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Comment: Re:california is a joke (Score 1, Funny) 80

by hax4bux (#48901471) Attached to: Ed Felten: California Must Lead On Cybersecurity

No need to get all lathered up and angry! Relax! Clean your guns, watch some NASCAR and enjoy some BBQ pork rinds.

California won't come to you, I think you will be safe in whatever flat spot you park that single wide trailer in.

And be sure to tell your neighbors and coworkers how lucky they are to not be in California!

Comment: Re:If you wanted ownership of the machine (Score 1, Informative) 184

by hax4bux (#48845245) Attached to: Ask Slashdot: Can I Trust Android Rooting Tools?

gMail and chrome != Google Play Services

Google Play Services is like iTunes for Android, there is an agent on the phone which does such chores as:
1) deliver GCM "push" notifications (and other housekeeping chores)
2) notify you of application updates
3) probably other stuff but I haven't had coffee yet

+1 to brad-x, if you are serious about owning the machine then you should not be on Android

Comment: Re:Here's the deal (Score 5, Interesting) 215

by hax4bux (#48407819) Attached to: Do Good Programmers Need Agents?

I have been contracting since 1992. It is true we both want to get paid max($$). It is not true these are separate money pots. Most companies will look at your commission and my hourly rate as my total burn rate.

I will agree that recruiting is difficult because I don't know anyone who sticks w/the job even though it can be a license to print money. I will also agree that a competent recruiter is a joy. I switch jobs perhaps every year which means I am always looking for my next contract. Most recruiters are on to some other sales position in a matter of months, so there is constant churn.

Yes, there is a hostile attitude to recruiters. Some of it is silly, some of it is well earned. The fake jobs on DICE just to collect resumes are one bad example. The meat market, commodity skill attitude is another. I have a dedicated phone line that I keep just for recruiters to leave voice mail, and I have an amazing collection of WAV files containing broken english about skills I never had for jobs I would never consider.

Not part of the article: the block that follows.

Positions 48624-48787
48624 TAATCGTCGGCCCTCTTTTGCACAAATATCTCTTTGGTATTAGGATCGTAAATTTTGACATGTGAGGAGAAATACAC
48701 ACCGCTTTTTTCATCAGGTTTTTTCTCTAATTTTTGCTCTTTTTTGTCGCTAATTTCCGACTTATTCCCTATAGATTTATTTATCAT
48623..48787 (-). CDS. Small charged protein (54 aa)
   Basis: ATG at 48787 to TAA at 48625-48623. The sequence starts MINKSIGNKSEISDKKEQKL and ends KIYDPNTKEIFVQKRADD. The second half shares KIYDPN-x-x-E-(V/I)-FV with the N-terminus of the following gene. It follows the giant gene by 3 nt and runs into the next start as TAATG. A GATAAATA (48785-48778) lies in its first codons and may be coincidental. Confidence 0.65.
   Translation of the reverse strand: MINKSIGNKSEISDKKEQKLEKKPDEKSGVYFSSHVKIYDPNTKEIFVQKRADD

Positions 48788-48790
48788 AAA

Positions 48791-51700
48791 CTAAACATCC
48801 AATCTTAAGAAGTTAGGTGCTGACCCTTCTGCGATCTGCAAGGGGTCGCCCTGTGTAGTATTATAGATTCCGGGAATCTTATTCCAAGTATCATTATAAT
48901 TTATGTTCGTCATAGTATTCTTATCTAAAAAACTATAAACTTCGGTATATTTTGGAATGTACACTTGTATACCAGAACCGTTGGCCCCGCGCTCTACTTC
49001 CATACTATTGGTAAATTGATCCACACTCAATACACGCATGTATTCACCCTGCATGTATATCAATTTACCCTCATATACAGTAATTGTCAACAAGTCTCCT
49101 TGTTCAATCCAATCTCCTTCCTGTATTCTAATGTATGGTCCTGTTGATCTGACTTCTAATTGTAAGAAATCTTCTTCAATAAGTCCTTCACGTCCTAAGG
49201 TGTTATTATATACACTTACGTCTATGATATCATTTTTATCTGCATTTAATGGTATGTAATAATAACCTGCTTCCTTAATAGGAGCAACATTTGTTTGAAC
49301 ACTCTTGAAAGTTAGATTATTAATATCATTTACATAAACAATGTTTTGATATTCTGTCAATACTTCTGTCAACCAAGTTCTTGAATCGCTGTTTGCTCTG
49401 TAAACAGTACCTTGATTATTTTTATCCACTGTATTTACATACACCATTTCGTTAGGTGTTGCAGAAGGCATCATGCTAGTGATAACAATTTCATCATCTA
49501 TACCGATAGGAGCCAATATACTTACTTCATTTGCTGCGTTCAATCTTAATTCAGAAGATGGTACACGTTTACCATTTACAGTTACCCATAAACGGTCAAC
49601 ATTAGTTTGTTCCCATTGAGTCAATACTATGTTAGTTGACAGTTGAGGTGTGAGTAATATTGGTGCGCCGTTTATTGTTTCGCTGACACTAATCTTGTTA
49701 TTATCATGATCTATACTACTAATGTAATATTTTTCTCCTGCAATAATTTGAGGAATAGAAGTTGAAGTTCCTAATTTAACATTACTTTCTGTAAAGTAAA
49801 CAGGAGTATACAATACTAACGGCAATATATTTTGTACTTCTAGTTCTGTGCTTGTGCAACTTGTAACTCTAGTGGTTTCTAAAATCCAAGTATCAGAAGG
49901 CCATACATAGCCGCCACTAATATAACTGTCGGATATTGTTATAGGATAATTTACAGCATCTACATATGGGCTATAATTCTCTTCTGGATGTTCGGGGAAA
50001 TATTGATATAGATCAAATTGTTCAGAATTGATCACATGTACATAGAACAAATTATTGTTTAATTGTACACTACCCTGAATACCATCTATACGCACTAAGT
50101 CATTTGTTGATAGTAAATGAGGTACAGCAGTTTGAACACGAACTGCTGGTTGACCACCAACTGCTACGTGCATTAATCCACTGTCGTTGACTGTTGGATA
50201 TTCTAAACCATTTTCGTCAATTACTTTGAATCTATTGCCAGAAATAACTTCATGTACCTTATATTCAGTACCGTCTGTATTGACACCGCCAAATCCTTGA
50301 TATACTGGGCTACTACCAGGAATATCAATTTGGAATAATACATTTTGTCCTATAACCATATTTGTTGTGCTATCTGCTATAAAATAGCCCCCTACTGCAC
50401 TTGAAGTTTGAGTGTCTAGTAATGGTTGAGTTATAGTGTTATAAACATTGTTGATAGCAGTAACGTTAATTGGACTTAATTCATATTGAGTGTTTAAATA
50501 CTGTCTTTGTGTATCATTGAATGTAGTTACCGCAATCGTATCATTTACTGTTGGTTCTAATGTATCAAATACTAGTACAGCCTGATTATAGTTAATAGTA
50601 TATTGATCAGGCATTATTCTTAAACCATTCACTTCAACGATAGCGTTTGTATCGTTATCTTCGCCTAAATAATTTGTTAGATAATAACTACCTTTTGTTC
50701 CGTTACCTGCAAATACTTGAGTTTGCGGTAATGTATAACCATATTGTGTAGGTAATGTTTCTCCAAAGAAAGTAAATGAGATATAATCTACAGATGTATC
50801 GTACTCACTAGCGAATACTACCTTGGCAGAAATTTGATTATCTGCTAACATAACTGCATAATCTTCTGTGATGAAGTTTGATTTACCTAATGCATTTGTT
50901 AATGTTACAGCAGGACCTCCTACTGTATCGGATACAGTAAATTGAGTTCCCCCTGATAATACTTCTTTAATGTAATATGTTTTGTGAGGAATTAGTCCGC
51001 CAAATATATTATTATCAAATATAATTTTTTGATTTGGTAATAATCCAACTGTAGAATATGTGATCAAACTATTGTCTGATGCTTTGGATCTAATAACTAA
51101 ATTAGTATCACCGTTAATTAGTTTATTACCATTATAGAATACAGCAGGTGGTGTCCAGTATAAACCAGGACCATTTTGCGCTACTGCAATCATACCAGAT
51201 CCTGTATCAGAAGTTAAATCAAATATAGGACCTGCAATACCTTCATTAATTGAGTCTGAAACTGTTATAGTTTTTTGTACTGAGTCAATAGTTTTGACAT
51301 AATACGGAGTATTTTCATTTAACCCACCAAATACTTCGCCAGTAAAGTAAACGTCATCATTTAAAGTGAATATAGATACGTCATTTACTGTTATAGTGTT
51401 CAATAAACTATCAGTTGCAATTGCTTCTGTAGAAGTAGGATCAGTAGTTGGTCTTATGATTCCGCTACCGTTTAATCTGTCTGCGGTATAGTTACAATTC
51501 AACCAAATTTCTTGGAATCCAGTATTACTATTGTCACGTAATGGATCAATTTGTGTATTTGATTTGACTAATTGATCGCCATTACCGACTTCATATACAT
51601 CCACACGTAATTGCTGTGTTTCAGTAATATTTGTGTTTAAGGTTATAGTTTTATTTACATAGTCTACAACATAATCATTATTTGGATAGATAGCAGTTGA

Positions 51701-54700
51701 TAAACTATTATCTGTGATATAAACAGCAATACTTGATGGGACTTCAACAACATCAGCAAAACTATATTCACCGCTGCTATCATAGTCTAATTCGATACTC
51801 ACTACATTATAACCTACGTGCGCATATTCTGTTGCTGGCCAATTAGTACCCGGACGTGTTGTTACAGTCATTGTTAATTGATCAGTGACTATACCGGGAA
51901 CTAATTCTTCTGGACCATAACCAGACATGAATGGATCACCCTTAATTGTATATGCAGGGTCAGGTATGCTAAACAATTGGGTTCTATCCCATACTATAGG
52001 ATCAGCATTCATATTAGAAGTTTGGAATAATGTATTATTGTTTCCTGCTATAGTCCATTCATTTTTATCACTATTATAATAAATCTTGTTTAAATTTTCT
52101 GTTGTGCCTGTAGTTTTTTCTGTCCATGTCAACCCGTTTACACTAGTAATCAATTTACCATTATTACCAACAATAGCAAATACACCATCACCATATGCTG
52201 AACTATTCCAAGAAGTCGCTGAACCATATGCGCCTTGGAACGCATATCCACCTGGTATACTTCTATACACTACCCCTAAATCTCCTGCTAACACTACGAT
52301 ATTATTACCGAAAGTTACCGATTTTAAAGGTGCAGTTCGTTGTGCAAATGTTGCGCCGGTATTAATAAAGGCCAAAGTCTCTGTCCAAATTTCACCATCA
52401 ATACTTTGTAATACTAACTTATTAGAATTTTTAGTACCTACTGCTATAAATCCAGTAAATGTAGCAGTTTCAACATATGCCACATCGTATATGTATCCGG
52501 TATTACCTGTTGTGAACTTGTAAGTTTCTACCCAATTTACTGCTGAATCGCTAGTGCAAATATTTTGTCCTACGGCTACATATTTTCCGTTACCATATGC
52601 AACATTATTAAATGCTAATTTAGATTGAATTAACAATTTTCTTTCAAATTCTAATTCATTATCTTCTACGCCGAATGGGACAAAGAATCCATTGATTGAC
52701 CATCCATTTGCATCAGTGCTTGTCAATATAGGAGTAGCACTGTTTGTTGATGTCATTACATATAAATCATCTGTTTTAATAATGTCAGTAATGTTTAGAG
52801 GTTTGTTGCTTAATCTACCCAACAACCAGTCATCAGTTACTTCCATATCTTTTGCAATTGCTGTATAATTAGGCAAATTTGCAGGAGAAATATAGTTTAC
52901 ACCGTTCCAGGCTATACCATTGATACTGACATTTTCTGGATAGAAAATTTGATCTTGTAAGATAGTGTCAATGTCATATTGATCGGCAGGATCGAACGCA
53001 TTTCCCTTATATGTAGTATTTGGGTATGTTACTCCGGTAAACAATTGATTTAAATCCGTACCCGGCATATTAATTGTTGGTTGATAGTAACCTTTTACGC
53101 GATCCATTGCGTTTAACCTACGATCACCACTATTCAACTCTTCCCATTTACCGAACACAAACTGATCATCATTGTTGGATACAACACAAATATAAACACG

My favorite ploy is the agencies who stalk me on LinkedIn. When I move to a new contract, they call my old employer to ask if they need any additional help. And they call my new employer to ask if they need any additional help. The kicker is they drop my name as if I endorse this action, which frequently gets me a email about "which side are you playing?" Needless to say, I do not return the phone calls of these agencies.

To wrap up, I would starve without recruiters and I am happy to do business w/them when it works out. You just have to be picky about who represents you.

Comment: Re:Tasks in the military can be limited (Score 1) 299

by hax4bux (#48076219) Attached to: Why Military Personnel Make the Best IT Pros

I am also an expired CT, and I spent my last six years of active duty in software. When I separated, it was difficult for people to understand my background unless they were already in the community. I agree w/you: we (CT) should do rather well but I only know a handful of people who have managed to build decent careers outside of DoD.

Remember -- only 10% of anything can be in the top 10%.